- Reaction Of Supports
- If we imagine the loaded beam supported at both ends by two giants, it is evident that each giant would have to exert a certain amount of force upwards to keep his end of the beam from tipping. We can...

- The Principle Of Moments
- The law of the lever is well known. The distance of a force from its fulcrum or point where it takes effect is called its leverage. The effect of the force at such point is equal to the amount of the ...

- Greatest Bending Moment
- Where r = the moment of resistance in inches of the fibres at said point. Where (t/f) = the safe resistance to tension of the material, per square inch. The same formulae apply to cantilevers as wel...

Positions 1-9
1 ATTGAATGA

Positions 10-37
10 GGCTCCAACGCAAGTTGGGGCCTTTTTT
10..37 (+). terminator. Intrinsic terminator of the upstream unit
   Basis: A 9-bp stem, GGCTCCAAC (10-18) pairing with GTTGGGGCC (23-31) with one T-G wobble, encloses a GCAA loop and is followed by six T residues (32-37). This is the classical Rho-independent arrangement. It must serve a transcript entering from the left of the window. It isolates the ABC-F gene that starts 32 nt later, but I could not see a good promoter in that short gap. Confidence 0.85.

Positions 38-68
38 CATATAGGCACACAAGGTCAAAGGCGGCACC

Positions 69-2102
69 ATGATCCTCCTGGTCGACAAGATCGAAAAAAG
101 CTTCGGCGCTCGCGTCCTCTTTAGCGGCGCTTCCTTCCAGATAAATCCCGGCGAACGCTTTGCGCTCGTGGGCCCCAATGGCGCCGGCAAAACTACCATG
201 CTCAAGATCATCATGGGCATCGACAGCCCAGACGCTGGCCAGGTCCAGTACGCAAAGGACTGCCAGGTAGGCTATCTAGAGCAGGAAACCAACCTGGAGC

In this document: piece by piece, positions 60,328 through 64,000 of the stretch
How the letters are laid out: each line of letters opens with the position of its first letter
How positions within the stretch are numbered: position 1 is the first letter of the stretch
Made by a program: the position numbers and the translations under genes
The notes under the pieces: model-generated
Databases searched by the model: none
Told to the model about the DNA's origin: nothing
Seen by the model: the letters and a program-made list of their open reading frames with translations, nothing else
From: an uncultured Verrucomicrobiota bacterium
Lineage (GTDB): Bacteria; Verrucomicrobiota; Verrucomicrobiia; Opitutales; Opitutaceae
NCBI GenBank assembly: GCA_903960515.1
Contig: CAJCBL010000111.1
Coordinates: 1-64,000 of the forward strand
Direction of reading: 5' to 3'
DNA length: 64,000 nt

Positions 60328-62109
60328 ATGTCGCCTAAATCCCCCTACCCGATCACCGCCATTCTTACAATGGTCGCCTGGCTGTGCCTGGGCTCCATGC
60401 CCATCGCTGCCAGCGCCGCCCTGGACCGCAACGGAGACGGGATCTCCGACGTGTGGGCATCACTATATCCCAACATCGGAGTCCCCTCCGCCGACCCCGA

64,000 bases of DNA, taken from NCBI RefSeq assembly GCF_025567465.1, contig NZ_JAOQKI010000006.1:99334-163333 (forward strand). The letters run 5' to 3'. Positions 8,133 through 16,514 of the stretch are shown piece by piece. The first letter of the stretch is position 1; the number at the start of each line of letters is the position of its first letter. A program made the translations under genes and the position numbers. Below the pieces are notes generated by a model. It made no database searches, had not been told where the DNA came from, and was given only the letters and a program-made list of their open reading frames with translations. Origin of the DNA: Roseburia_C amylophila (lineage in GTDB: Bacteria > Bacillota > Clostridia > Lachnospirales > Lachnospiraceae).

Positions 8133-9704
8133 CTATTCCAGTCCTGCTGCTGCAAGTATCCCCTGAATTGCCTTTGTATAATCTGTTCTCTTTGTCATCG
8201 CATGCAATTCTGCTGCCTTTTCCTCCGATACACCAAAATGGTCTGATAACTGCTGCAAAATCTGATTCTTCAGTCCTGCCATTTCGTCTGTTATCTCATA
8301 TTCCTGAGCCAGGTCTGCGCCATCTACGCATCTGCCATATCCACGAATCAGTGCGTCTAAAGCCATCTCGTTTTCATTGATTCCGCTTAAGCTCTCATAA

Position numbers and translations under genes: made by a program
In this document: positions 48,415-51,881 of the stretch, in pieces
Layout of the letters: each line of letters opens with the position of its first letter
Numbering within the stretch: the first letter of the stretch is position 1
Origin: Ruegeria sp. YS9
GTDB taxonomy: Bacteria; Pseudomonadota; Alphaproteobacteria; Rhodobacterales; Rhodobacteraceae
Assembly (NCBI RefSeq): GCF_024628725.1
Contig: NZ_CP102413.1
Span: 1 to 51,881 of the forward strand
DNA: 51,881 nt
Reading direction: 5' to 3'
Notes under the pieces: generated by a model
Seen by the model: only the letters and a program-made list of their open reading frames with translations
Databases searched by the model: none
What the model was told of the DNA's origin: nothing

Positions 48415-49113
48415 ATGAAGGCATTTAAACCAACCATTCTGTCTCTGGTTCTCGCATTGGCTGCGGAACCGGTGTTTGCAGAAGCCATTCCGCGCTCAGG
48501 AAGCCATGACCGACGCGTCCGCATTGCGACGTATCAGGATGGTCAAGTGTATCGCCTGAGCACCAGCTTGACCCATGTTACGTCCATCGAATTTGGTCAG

- Rules For Calculating Transverse Strains
- 1. Find Reaction of each Support. If the loads on a girder are uniformly or symmetrically distributed, each support carries or reacts with a force equal to one-half of the total load. If the weights ...

- Comparative Strength And Stiffness Of Beams And Columns
- (1) If a beam supported at both ends and loaded uniformly will safely carry an amount of load =u; then will the same beam: (2) if both ends are built in solidly and load uniformly distributed, carry ...

- Table - Bending-Moment (M) And Amount Of Shearing-Strain (S)
- Uniform load on cantilever. m = u.l At free end use: m = o at support p at support p at free end s = o d = u/2 For x use: m ...

- Of Beams And Cantilevers For Various Loads